Plumeri, who has led Willis Group Holdings for the past decade and was named last year as one of the world’s “100 Most Influential People in Finance,” will receive an honorary doctorate degree during the May 15, 2011 ceremony in William & Mary Hall. In addition, C-SPAN President Brian Lamb and Marian Wright Edelman, president of the Children’s Defense Fund, will receive honorary degrees at the ceremony.
“Joe Plumeri has moved mountains in the world of international business,” said President Taylor Reveley, “and he has been a great force for good in the not-for-profit world as well. By any measure, Joe is among William & Mary’s most faithful and generous alumni, and he is always a riveting speaker. We’re delighted whenever we can welcome Mr. Plumeri back to campus.
“William & Mary is also delighted to be able to honor at commencement Marian Wright Edelman, a marvelous advocate for the country’s disadvantaged children and their families, and Brian Lamb, whose C-SPAN network has pioneered public affairs television over the past three decades.”
Joseph J. Plumeri
From his humble beginnings in Trenton, N.J. to today’s success as a top business executive, Plumeri has combined hard work, integrity and generosity to build an extraordinary record as both a visionary leader and a philanthropist.
As chairman and chief executive officer of the Willis Group Holdings, Plumeri’s leadership solidified Willis’ position as one of the world’s leading insurance brokers during an era of unprecedented change. The company – known for its “One Flag” culture of teamwork that is centered on client advocacy – now delivers its global expertise through more than 400 local offices in nearly 120 countries. Those offices include landmark structures such as The Willis Building in London (opened in 2008) and one of the nation’s most well-known buildings, Chicago’s Willlis Tower. Formerly known as the Sears Tower (renamed in 2009), Willis Tower is the tallest building in the Western Hemisphere.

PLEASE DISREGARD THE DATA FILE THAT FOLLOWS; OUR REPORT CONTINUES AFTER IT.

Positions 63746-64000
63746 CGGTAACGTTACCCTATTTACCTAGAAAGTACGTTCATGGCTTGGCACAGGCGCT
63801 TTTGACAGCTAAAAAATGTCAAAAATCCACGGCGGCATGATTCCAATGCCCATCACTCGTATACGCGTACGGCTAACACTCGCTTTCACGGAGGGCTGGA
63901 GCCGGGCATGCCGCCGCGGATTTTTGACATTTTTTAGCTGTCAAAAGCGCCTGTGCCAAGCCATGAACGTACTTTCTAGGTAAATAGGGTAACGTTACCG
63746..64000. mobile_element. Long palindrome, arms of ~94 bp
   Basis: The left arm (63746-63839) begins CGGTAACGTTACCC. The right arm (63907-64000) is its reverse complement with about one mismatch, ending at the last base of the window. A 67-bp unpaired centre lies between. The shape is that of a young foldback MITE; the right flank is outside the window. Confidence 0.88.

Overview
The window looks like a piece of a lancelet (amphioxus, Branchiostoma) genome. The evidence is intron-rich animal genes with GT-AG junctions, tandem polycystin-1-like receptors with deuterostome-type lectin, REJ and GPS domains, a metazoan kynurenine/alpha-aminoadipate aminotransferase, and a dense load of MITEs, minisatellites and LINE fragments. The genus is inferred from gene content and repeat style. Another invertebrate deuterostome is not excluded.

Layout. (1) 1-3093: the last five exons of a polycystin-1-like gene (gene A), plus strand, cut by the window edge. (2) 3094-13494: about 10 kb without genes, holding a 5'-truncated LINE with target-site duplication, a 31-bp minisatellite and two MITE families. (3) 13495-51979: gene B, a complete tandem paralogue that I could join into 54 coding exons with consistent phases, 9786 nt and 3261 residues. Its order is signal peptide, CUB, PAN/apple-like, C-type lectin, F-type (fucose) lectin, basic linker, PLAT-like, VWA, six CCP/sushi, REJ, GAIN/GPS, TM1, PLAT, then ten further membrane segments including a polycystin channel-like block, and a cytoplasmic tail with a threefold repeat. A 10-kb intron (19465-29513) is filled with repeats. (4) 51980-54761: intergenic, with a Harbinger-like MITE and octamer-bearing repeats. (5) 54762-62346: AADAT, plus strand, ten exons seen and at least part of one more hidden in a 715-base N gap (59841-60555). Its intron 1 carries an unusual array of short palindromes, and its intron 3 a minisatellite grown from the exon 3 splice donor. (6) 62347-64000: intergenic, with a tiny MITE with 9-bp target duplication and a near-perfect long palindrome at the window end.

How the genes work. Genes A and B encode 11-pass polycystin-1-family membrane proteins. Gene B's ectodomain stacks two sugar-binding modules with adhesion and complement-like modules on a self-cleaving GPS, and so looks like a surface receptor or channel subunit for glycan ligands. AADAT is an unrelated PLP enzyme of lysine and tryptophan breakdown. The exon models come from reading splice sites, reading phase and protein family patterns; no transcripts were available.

Willis was privately owned by Kohlberg Kravis Roberts when Plumeri was appointed in October 2000. He successfully returned the company to public ownership in 2001. Over the last decade, Plumeri has pressed for greater transparency, client service and innovation throughout the industry. He has led the fight against contingent commissions and the controversial year-end bonuses insurance companies pay brokers for increasing premium volume and profitability – payments which can lead to conflicts of interest. In 2004, Willis became the first and only insurance broker to abolish the practice of accepting contingent commissions for retail clients and the first to establish a Client Bill of Rights. In recognition of these efforts, St. John’s University School of Risk Management named Plumeri 2006 Insurance Leader of the Year. In 2008, Plumeri led the largest insurance brokerage deal in the last decade, Willis’ $2.1 billion acquisition of Hilb Rogal & Hobbs. In 2009 and 2010, he was named to Treasury & Risk magazine’s list of “100 Most Influential People in Finance.”
Prior to joining Willis, Plumeri enjoyed a successful 32-year career at Citigroup and its predecessor companies. As CEO of Citibank North America, he led the integration of the consumer businesses at Citicorp and Travelers Group. Plumeri also served as chairman and CEO of Travelers Primerica Financial Services, vice chairman of the Travelers Group, and president and managing partner of Shearson Lehman Brothers.
An active and committed community leader, Plumeri has been honored by numerous civic and philanthropic organizations, including the Insurance Industry Charitable Foundation in 2009 for his impact on the reputation of the insurance industry, and the Jackie Robinson Foundation in 2010 for his career achievements. He also has been honored by the Sons of Italy Foundation, the Intrepid Foundation, the Boy Scouts of America, and the Make-A-Wish Foundation, among others.
Among his philanthropic endeavors, Plumeri funded construction of the Samuel & Josephine Plumeri Wishing Place. Named in honor of his parents, the facility serves as the headquarters of the New Jersey chapter of the Make-A-Wish Foundation. Plumeri also funded the development of a new sports complex at the College of St. Rose in Albany, N.Y. The facility is named in honor of his late son, Christian.